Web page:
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Monotonic upward trends in annual mean streamflows and annual 7-day low flows were identified statistically for the streamflow-gaging station on the Chagrin River at Willoughby, Ohio. No monotonic trends were identified for the annual peak streamflow series or partial-duration series of peak streamflows augmented with annual peak streamflows that did not exceed a base discharge of 4,000 cubic feet per second.
A plot of cumulative departure of annual precipitation from the long-term mean annual precipitation for the weather-observation station at Hiram, Ohio, indicates a relatively dry period extending from about 1910 to about 1968, followed by a relatively wet period extending from about 1968 to the late 1990s. A plot of cumulative departure of annual mean streamflow from the mean annual streamflow for the Chagrin River at Willoughby, Ohio, closely mimics the shape of the precipitation departure plot, indicating that the annual mean streamflows increased in concert with annual precipitation. These synchronous trends likely explain why upward trends in annual mean streamflows and annual 7-day low flows were observed. A lack of trend in peak streamflows indicates that the intensity and severity of flood-producing storms did not increase appreciably along with the increases in annual precipitation.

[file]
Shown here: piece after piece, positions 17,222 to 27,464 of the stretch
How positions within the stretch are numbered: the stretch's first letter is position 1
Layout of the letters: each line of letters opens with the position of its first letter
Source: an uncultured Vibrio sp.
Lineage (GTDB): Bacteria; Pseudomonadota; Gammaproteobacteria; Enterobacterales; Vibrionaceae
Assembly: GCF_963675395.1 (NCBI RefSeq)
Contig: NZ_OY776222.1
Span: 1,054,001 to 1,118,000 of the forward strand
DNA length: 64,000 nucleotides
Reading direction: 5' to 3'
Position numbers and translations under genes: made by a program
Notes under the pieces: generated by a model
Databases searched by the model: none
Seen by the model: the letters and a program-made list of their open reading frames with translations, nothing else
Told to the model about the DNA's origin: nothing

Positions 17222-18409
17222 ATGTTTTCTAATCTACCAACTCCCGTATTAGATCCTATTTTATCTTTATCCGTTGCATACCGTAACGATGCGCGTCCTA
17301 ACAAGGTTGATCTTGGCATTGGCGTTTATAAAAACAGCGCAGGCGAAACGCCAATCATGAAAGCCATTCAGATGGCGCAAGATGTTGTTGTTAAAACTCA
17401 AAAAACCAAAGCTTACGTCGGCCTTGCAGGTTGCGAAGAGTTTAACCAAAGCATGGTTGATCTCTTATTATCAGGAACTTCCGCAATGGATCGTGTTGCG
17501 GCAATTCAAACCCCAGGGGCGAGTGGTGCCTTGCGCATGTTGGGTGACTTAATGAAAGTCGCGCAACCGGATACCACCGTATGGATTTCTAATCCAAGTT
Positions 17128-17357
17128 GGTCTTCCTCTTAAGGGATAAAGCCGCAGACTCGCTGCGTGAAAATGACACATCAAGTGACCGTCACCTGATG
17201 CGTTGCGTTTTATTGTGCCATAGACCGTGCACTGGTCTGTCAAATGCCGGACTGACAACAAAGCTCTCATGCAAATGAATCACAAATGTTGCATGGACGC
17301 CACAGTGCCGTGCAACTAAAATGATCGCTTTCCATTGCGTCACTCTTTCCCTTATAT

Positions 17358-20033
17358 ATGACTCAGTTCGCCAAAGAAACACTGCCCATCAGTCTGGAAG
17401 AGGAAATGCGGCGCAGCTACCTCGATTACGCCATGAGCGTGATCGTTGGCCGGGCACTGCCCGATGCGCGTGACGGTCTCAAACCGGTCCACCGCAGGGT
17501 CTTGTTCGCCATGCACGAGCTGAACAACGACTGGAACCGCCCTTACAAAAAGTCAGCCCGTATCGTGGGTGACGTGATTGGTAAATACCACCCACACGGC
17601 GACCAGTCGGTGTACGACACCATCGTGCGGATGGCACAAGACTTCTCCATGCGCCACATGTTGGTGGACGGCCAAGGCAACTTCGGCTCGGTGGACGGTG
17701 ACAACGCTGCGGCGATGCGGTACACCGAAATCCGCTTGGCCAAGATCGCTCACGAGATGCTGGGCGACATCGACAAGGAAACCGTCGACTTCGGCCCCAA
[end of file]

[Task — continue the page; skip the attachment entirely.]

An analysis of point-of-zero-flow data indicates that the low-water control of the Chagrin River streamflow-gaging station tended to aggrade over the period 1930?93; however, the magnitude of aggradation is sufficiently small that its effect on stages of moderate to large floods would be negligible.
Stage values associated with reference streamflows of 500 and 5,000 cubic feet per second tended to remain fairly stable during the period from about 1950 to 1970 and then decreased slightly during the period from about 1970 to 1980, suggesting that the flood-carrying capacity of the stream increased somewhat during the latter period. Since a large flood on May 26, 1989, significant changes have occurred in the relation between stage and streamflow. The most recent relation indicates that stage values associated with streamflows of 500 and 5,000 cubic feet per second are about 0.5 foot and 0.1 foot higher, respectively, than the pre-1989 levels.
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Trends in selected streamflow and stream-channel characteristics for the Chagrin River at Willoughby, Ohio